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  1. Of what value is selling alcoholic beverages to State Fair patrons when there are many families with children attending. Is this the message we want to give children attending and participating in the Fair, another venue with alooholic consumption onsite. Is this to promote beer and wine production in the state which are great for the breweries and wineries, but where does this end up 10-15 years from now, lots more drinkers for the alcoholic contents. If these drinks are so important, why not remove the alcohol content and the flavor and drink itself similar to soft drinks would be the novelty, not the alcoholic content and its affects on the drinker. There is no social or material benefit from drinking alcoholic beverages, mostly people want to get slightly or highly drunk.

  2. I did;nt know anyone in Indiana could count- WHY did they NOT SAY just HOW this would be enforced? Because it WON;T! NOW- with that said- BIG BROTHER is ALIVE in this Article-why take any comment if it won't appease YOU PEOPLE- that's NOT American- with EVERYTHING you indicated is NOT said-I can see WHY it say's o Comments- YOU are COMMIES- BIG BROTHER and most likely- voted for Obama!

  3. In Europe there are schools for hairdressing but you don't get a license afterwards but you are required to assist in turkey and Italy its 7 years in japan it's 10 years England 2 so these people who assist know how to do hair their not just anybody and if your an owner and you hire someone with no experience then ur an idiot I've known stylist from different countries with no license but they are professional clean and safe they have no license but they have experience a license doesn't mean anything look at all the bad hairdressers in the world that have fried peoples hair okay but they have a license doesn't make them a professional at their job I think they should get rid of it because stateboard robs stylist and owners and they fine you for the dumbest f***ing things oh ur license isn't displayed 100$ oh ur wearing open toe shoes fine, oh there's ONE HAIR IN UR BRUSH that's a fine it's like really? So I think they need to go or ease up on their regulations because their too strict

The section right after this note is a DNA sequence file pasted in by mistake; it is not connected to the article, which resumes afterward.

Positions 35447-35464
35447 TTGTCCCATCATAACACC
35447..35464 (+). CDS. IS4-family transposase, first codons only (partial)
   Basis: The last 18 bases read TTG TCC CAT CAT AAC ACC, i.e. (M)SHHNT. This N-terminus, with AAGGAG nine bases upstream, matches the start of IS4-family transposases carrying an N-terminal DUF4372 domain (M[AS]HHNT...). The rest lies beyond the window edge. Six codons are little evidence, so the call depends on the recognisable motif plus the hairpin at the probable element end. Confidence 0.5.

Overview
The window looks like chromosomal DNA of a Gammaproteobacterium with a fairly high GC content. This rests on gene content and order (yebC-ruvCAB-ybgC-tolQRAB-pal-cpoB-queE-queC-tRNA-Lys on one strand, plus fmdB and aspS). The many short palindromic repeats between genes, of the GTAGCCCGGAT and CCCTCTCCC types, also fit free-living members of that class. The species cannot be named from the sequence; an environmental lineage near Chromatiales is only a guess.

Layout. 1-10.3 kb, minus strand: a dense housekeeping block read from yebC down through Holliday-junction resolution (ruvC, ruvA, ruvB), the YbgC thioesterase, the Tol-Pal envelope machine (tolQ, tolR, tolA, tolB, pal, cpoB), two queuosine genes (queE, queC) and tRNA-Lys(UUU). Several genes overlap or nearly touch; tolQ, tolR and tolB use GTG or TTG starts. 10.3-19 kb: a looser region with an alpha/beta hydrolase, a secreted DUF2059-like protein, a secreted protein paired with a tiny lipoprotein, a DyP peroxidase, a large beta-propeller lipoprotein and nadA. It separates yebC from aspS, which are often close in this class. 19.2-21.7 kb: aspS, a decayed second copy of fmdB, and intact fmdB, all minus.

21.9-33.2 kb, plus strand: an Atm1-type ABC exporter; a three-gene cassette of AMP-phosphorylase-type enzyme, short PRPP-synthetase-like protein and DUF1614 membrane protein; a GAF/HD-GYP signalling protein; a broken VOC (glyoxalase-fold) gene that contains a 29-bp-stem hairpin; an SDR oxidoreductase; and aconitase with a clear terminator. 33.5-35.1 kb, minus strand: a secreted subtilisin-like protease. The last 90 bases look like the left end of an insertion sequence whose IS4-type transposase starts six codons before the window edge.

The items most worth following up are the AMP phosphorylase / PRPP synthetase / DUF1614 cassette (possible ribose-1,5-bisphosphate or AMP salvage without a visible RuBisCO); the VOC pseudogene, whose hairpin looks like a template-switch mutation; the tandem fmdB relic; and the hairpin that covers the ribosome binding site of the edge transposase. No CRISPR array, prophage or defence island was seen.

4. Exciting times in Carmel.

  5. Twenty years ago when we moved to Indy I was a stay at home mom and knew not very many people.WIBC was my family and friends for the most part. It was informative, civil, and humerous with Dave the KING. Terri, Jeff, Stever, Big Joe, Matt, Pat and Crumie. I loved them all, and they seemed to love each other. I didn't mind Greg Garrison, but I was not a Rush fan. NOW I can't stand Chicks and all their giggly opinions. Tony Katz is to abrasive that early in the morning(or really any time). I will tune in on Saturday morning for the usual fun and priceless information from Pat and Crumie, mornings it will be 90.1